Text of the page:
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COLLECTION Identifier: bMS 16114

Unitarian Universalist Service Committee. Administrative Records, ca. 1935-2006.


Records of the Unitarian Universalist Service Committee, including general historical records, war and post-war papers, and medical mission records. The papers span 1935-2006.


  • Creation: 1935-2006.
  • Creation: 1938-1993
  • Creation: 1940-1996


There are no restrictions on access to this collection.


10 boxes

This collection was digitized after the Andover-Harvard Theological Library digital project was completed. It includes information about the Righteous Among the Gentiles award bestowed on Martha and Waitstill Sharp by Yad Vashem in 2006 (box 4, folder 65). The collection includes originals and photocopies of reports, meeting minutes, publications, correspondence, newspaper articles, announcements, programs, obituaries, oral history transcripts, a bibliography, and photographs. Many of the records are concerned with the founding and evolving mission, objectives, and leadership of the UUSC. The records also pertain to the organization's projects, leadership, and offices in the United States and abroad during and after World War II. Other records relate specifically to the international medical missions of the UUSC. The date range for this collection is very wide (1935-2006) because it contains historical studies, articles and interviews that were created well after the post-war period.

Biographical / Historical

The American Unitarian Association (AUA) was created and headquartered in Boston, MA, in 1825. In May 1940, the Unitarian Service Committee (USC) was established as a committee of the American Unitarian Association (AUA) for the United States and Canada. In mid 1945, the Universalist Service Committee was formed. The USC separated from the AUA and USC Canada became a separate entity in December 1948. In 1961, the AUA united with the Universalist Church of America to establish the Unitarian Universalist Association. The official establishment of the Unitarian Universalist Service Committee (UUSC) occurred in 1963, when the Unitarian Service Committee and the Universalist Service Committee merged into one.

Both the Unitarians and Universalists had long histories of being strong supporters of social service activities in the United States and abroad. Between World War I and World War II, the Unitarian publication, the Christian Register, and the Universalist publication, the Christian Leader, helped to address issues of fascism abroad. The Unitarians especially became known for their humanitarian actions during World War II. They set up offices in such places as Prague; Czechoslovakia; Lisbon, Portugal; and Geneva, Switzerland; and sent representatives such as Martha and Waitstill Sharp who assisted Jewish and non-Jewish refugees fleeing Nazi persecution in Prague, Czechoslovakia; and Pau, France, a region of the Basse Pyrenees in France. Another Unitarian representative, Noel Field and his wife Herta Field worked in a USC office in Marseille, France, and later opened an office in Geneva, where they also assisted refugees fleeing from Nazi occupied lands. Both the Unitarians and Universalists supported medical missions around the world following World War II and continuing after their union in 1963.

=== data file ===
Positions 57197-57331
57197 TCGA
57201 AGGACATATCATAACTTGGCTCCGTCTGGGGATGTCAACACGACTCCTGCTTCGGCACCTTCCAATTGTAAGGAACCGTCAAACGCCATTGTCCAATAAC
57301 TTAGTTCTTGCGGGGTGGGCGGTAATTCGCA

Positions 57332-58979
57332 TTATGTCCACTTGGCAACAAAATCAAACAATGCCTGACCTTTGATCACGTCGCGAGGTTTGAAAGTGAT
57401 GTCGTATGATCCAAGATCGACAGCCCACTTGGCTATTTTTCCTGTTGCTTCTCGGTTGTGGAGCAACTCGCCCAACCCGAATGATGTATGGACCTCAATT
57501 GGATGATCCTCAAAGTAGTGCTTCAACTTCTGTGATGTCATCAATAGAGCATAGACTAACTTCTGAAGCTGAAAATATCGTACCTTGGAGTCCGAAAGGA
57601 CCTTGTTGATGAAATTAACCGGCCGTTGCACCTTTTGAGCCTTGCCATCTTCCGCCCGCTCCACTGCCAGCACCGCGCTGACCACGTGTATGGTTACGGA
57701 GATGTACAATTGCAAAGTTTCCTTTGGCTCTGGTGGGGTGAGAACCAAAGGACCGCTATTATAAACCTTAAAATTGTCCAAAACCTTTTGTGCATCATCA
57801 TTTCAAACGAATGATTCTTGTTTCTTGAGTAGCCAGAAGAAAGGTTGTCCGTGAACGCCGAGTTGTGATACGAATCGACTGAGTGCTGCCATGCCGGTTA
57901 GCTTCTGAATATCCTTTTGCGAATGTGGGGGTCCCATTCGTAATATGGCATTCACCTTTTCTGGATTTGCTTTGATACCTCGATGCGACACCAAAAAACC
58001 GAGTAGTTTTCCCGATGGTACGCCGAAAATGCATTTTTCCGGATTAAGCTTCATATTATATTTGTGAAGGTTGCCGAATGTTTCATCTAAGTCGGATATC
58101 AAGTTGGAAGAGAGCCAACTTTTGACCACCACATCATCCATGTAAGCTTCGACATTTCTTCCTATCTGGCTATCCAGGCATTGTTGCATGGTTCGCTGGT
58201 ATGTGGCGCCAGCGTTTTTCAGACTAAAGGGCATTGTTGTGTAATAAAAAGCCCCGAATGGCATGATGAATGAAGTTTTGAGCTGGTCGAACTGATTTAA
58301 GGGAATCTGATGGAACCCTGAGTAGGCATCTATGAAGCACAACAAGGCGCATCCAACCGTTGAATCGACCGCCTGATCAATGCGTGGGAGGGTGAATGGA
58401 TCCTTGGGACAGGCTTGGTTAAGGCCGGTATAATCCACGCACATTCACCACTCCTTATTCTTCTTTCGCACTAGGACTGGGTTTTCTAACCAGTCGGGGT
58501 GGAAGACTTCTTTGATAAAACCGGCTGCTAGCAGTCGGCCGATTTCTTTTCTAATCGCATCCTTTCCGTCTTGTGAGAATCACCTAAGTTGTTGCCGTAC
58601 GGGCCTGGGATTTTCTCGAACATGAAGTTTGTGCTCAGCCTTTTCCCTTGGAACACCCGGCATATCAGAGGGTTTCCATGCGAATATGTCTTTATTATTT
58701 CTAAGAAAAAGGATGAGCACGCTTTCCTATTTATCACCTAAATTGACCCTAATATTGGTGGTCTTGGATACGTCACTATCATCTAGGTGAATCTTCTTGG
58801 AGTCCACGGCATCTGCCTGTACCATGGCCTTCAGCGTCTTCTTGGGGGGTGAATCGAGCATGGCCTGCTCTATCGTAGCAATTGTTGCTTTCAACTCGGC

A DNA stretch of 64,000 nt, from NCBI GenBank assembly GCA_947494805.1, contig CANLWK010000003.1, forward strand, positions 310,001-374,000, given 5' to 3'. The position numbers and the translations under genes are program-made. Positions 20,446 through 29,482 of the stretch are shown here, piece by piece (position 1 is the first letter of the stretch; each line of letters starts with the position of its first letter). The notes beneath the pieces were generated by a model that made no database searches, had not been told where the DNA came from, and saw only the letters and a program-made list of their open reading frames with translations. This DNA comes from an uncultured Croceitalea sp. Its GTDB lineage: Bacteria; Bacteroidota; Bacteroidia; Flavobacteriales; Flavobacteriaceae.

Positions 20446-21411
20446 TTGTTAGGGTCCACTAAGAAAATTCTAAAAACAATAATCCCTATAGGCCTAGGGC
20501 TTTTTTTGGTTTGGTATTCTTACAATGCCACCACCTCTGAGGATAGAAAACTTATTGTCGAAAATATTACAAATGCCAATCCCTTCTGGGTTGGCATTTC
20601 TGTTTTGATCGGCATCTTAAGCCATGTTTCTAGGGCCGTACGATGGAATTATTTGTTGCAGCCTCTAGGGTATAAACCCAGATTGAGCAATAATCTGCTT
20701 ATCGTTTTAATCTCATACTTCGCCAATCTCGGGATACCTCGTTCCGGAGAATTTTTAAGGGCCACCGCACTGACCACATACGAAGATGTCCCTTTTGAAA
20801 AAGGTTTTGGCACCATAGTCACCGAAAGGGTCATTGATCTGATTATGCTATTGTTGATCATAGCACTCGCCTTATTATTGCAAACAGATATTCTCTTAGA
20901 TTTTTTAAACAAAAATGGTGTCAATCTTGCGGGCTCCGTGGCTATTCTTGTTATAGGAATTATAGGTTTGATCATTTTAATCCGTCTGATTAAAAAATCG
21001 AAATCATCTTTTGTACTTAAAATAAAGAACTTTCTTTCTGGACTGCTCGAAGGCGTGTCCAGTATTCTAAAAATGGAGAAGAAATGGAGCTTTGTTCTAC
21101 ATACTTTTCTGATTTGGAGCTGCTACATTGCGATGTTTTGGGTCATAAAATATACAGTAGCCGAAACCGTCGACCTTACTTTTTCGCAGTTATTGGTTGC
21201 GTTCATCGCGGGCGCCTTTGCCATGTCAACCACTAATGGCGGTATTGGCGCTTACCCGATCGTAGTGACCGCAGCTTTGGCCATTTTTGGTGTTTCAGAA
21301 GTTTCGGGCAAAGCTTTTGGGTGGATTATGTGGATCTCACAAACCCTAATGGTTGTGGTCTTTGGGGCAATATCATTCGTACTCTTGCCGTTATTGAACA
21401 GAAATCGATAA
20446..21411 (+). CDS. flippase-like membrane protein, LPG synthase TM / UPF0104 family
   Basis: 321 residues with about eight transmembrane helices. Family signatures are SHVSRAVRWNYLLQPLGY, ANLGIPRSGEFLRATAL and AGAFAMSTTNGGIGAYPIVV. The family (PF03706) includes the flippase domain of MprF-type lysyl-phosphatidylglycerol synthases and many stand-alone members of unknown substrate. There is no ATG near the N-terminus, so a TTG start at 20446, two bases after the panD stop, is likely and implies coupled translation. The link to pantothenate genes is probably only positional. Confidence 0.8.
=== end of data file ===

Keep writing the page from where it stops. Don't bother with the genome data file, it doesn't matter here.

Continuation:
Organized into the following series:

  1. Series I. UUSC general historical records, ca. 1938-1993
  2. Series II. UUSC war records
  3. Series III. UUSC post-war records
  4. Series IV. UUSC medical mission records, 1940-1996

General note

The number after the slash in each entry in the following list indicates the box number, and the number in parentheses is the folder number. This collection has been digitized and the scans can be accessed through the "See digital image" links.

Unitarian Universalist Service Committee. Administrative Records, ca. 1935-2006: A Finding Aid.
Andover-Harvard Theological Library
Language of description

Repository Details

Part of the Harvard Divinity School Library, Harvard University Repository

Special Collections at Harvard Divinity School Library preserves and makes accessible primary source materials documenting the history of religion and theology, with particular historical emphasis on American liberal religious traditions. Though the historical strengths of the collections have been in the field of Christianity, other religious traditions are increasingly reflected, in step with Harvard Divinity School's evolving focus on global religious studies. Known as Andover-Harvard Theological Library since 1911, it was renamed the Harvard Divinity School Library in 2021.

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